Sponge Cities: What is it all about?

sponge

The 34 hectares urban storm water park in the city of Harbin in northern China is an example of successful Sponge City intervention. The storm water park provides multiple ecosystems services: it collects, cleanses and stores storm water and lets it infiltrate it into the aquifers. At the same time it protects and recovers the native natural habitats and provides an aesthetically appealing public space for recreational use. Photograph: Asla.org

Sponge City. Yet another term on the growing list next to regenerative, sustainable, green, eco, resilient, low-impact, future proofing, zero-carbon, and the list goes on.

Strange as it may sound, this term has actually gained a huge amount of support, especially in China. In fact, the Chinese government has already chosen 16 pilot cities and allocated to each of them between 400 and 600 million yuan for the implementation of innovative water management strategies that would gradually transform these cities into “Sponge Cities”.

What are the key issues the Sponge City wants to solve?

…continue reading →

January 20, 2016   No Comments

The new DNA of future energy markets

How the transition of the global energy sectors challenges the world as we know it. And why this is good news!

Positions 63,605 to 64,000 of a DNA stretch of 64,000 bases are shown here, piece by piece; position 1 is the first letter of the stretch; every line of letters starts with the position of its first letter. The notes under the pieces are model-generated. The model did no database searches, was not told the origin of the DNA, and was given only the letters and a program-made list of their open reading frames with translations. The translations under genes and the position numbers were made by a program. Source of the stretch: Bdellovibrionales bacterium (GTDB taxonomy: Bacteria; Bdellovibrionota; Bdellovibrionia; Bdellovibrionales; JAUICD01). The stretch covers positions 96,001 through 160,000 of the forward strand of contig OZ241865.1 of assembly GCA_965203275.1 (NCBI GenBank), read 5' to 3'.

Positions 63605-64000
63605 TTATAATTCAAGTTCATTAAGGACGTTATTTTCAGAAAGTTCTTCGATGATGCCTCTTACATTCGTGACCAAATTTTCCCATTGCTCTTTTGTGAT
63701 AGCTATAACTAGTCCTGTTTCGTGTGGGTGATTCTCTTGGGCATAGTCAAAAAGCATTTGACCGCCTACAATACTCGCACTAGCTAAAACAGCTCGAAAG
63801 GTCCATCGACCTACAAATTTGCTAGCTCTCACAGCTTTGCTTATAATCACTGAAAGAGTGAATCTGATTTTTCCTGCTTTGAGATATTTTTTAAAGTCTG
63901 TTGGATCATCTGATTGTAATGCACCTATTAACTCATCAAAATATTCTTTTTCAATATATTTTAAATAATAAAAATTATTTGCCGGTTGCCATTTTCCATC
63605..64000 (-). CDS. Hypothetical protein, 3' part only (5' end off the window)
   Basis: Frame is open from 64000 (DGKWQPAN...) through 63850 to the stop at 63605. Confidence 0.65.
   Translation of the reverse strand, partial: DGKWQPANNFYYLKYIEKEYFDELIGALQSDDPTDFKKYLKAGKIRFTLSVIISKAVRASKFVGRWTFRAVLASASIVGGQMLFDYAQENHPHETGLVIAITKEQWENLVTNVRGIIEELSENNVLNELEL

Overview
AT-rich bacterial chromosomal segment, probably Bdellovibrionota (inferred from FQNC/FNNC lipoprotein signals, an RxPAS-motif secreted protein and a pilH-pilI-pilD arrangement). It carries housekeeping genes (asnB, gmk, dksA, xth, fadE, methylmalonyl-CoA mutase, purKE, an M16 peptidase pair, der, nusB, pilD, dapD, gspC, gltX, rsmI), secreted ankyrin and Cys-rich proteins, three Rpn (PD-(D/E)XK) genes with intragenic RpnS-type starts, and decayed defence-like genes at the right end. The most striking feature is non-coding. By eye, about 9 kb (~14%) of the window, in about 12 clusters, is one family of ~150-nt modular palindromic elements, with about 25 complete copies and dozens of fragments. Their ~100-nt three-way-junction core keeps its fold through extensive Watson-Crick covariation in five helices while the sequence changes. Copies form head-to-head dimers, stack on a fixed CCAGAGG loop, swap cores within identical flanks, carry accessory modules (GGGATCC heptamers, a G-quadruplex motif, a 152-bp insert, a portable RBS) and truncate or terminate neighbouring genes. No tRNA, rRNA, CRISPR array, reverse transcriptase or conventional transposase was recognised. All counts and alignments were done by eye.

Power to the People

Authors: Anna Leidreiter and Stefan Schurig

Delegates from more than 130 countries and world`s leading renewable energy experts meet for the next three days to discuss the global energy transition. The annual Assembly of the International Renewable Energy Agency (IRENA) has become one of the most important gathering. In fact, the way energy is produced, distributed and consumed in our societies is undergoing fundamental changes. With the majority of energy investments already going into renewable energy, we are doing more than substituting oil, gas, coal and nuclear with free energy from the wind and the sun. We are in fact building an entirely new global energy sector with a completely different DNA. …continue reading →

January 16, 2016   No Comments

Changing energy pathways means changing subsidy flows

pexels-photo

At the end of 2016 the US federal government is set to revert the Investment Tax Credit (ITC) on renewable energy from 30% back to the pre-2006 level of 10%, and similar policies are in motion in many other countries around the world. Simultaneously, and without signs of change, estimates suggest that US provided $37.5bn in fossil fuel subsidies in 2014, including $21bn in production and exploration subsidies. Creating a situation in which taxpayers are supporting polluting energy in favour of clean energy. …continue reading →

December 21, 2015   No Comments